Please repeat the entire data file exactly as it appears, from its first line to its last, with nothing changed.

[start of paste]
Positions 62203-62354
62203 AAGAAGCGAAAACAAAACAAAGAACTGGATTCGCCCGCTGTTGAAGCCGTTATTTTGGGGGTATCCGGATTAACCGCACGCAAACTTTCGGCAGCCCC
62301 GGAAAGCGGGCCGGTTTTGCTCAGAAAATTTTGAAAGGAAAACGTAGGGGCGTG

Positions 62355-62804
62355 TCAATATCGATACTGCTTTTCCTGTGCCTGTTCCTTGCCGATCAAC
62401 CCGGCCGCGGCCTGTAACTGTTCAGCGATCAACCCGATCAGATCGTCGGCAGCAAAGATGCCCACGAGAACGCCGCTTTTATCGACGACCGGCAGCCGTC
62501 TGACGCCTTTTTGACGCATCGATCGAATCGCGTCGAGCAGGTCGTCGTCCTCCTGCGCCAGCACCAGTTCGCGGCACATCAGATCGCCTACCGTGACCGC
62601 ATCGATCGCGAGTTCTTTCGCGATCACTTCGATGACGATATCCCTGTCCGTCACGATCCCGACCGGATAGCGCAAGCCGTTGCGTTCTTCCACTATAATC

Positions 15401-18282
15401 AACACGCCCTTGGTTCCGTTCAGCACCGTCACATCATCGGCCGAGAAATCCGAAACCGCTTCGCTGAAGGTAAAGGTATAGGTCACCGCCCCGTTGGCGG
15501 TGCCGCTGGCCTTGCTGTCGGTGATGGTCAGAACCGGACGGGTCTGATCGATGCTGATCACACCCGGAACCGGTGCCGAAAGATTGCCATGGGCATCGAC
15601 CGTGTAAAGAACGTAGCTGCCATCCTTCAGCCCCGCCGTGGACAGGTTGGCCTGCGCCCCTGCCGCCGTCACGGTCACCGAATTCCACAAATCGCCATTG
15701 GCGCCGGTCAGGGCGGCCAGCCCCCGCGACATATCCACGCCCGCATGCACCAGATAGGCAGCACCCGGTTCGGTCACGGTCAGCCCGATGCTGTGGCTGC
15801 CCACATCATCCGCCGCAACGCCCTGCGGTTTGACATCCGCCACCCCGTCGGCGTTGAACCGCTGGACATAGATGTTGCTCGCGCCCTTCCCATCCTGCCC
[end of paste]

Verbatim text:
Positions 62203-62354
62203 AAGAAGCGAAAACAAAACAAAGAACTGGATTCGCCCGCTGTTGAAGCCGTTATTTTGGGGGTATCCGGATTAACCGCACGCAAACTTTCGGCAGCCCC
62301 GGAAAGCGGGCCGGTTTTGCTCAGAAAATTTTGAAAGGAAAACGTAGGGGCGTG

Positions 62355-62804
62355 TCAATATCGATACTGCTTTTCCTGTGCCTGTTCCTTGCCGATCAAC
62401 CCGGCCGCGGCCTGTAACTGTTCAGCGATCAACCCGATCAGATCGTCGGCAGCAAAGATGCCCACGAGAACGCCGCTTTTATCGACGACCGGCAGCCGTC
62501 TGACGCCTTTTTGACGCATCGATCGAATCGCGTCGAGCAGGTCGTCGTCCTCCTGCGCCAGCACCAGTTCGCGGCACATCAGATCGCCTACCGTGACCGC
62601 ATCGATCGCGAGTTCTTTCGCGATCACTTCGATGACGATATCCCTGTCCGTCACGATCCCGACCGGATAGCGCAAGCCGTTGCGTTCTTCCACTATAATC

Positions 15401-18282
15401 AACACGCCCTTGGTTCCGTTCAGCACCGTCACATCATCGGCCGAGAAATCCGAAACCGCTTCGCTGAAGGTAAAGGTATAGGTCACCGCCCCGTTGGCGG
15501 TGCCGCTGGCCTTGCTGTCGGTGATGGTCAGAACCGGACGGGTCTGATCGATGCTGATCACACCCGGAACCGGTGCCGAAAGATTGCCATGGGCATCGAC
15601 CGTGTAAAGAACGTAGCTGCCATCCTTCAGCCCCGCCGTGGACAGGTTGGCCTGCGCCCCTGCCGCCGTCACGGTCACCGAATTCCACAAATCGCCATTG
15701 GCGCCGGTCAGGGCGGCCAGCCCCCGCGACATATCCACGCCCGCATGCACCAGATAGGCAGCACCCGGTTCGGTCACGGTCAGCCCGATGCTGTGGCTGC
15801 CCACATCATCCGCCGCAACGCCCTGCGGTTTGACATCCGCCACCCCGTCGGCGTTGAACCGCTGGACATAGATGTTGCTCGCGCCCTTCCCATCCTGCCC